By April Gadsby
Cycling in the United States is much more stressful and much less safe than in the Netherlands, based on what we have learned so far. This is a result of culture and national priorities. In our car-oriented society, the focus is often on expediency. This is fitting of a culture where we often brag/complain about how busy we are. When focusing on expediency, it is easy to let safety be forgotten.
On the other hand, the Dutch mobilized to make cycling a common mode there due to its increase in safety and a desire for independence from oil. This focus on safety leads to separated facilities that are well marked (with red pavement). They have also recognized the other needs that a cyclist has. For example, decreasing intersections and conflicts both increases safety and makes for a smoother ride. They are cognizant that a cyclist is propelling themselves by their own power, so starts and needless elevation change should be minimized. I was very impressed by how dedicated the Dutch are to cyclist separation. They require it at much lower speeds than it is required here such that if there are lane markings, the cyclist spot will be demarcated and separate from drivers. They don't have such things as "sharrows" like we have here. They have shared roads, but never shared lanes. They also have excellent bike parking that I'm excited to experience.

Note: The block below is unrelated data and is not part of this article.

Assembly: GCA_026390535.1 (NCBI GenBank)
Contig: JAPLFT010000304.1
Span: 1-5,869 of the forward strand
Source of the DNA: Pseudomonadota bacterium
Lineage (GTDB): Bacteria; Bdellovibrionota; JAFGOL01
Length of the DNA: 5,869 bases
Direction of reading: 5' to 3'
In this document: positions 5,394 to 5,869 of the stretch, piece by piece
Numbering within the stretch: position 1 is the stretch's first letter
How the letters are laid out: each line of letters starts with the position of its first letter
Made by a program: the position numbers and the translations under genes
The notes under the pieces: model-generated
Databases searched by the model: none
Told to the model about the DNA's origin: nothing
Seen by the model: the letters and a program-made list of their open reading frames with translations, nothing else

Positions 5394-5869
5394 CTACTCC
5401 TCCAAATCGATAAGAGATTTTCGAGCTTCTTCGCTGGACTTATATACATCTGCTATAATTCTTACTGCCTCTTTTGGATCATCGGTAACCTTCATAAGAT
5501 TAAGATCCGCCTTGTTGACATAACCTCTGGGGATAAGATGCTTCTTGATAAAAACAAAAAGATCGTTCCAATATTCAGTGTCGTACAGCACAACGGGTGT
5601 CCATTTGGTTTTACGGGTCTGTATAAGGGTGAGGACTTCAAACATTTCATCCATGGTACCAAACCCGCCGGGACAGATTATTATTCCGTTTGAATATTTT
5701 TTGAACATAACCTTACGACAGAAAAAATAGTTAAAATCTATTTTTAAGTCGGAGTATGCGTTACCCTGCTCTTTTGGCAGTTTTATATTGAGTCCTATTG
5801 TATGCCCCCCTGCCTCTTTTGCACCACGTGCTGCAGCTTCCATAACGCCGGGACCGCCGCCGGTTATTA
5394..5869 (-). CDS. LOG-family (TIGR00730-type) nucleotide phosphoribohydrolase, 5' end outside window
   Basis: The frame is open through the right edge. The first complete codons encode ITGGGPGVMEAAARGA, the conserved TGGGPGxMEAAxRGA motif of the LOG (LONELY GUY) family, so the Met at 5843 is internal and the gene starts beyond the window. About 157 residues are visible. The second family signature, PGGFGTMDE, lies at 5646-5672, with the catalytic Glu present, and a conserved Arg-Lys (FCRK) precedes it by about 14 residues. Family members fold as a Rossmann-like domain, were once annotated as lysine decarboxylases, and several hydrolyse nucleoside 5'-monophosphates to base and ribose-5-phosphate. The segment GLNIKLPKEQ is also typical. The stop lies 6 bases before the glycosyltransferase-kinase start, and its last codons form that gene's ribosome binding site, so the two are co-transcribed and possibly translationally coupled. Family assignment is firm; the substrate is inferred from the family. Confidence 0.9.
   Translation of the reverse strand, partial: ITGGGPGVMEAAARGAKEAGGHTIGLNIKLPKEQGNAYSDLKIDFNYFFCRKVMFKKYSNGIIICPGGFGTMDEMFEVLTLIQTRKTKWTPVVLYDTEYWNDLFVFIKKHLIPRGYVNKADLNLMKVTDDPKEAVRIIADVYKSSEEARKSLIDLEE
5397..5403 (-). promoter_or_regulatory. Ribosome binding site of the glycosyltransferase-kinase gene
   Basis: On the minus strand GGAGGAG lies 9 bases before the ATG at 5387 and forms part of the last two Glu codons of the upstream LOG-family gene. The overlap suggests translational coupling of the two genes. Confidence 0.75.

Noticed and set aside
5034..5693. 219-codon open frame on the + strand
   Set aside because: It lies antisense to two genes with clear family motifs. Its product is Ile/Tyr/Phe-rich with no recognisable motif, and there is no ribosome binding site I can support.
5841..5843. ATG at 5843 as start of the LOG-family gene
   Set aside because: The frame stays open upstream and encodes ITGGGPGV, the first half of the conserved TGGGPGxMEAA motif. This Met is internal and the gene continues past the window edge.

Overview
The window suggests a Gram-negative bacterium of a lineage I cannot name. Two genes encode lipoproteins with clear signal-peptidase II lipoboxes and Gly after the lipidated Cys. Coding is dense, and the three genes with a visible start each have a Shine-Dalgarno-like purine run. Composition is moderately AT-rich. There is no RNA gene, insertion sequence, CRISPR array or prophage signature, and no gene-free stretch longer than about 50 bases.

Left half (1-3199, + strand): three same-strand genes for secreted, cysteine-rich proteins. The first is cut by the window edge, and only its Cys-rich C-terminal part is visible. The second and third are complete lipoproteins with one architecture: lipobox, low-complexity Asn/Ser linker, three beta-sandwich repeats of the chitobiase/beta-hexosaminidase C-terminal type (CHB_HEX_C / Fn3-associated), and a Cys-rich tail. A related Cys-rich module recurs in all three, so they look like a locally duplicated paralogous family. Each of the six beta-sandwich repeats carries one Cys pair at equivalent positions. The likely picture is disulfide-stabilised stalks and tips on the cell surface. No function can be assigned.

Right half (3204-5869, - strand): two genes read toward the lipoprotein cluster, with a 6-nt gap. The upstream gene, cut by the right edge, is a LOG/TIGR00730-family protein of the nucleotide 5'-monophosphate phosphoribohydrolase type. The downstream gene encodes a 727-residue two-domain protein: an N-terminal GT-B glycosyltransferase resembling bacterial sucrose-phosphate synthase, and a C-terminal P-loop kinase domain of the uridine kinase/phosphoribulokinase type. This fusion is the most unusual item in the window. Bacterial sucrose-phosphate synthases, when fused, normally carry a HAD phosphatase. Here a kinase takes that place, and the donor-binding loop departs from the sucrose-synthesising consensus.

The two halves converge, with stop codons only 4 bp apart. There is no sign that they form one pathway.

Perhaps more surprising is that the US policies that support shared lanes come from cyclists. As someone on the Georgia Tech Cycling Team, I understand the desire to bike at a faster speed. We do need to train after all. But it is clearly unreasonable to think an average American, or an older or younger American, should ride with traffic. I am especially confused because our readings cited many papers showing that separated facilities are significantly safer, especially when intersections are handled well. As an engineer, I believe we could have countered concerns about intersections by designing them better (or adapting Dutch practices to our cities).
At least it is getting better in the US. More bike facilities are popping up. Bike parking is becoming more common. People are thinking about biking as a solution to the last mile problem. It will take creativity and drive to change our infrastructure and our funding mechanisms, but at least we have good role models in the Dutch. I'm excited to go experience it and not just read about it.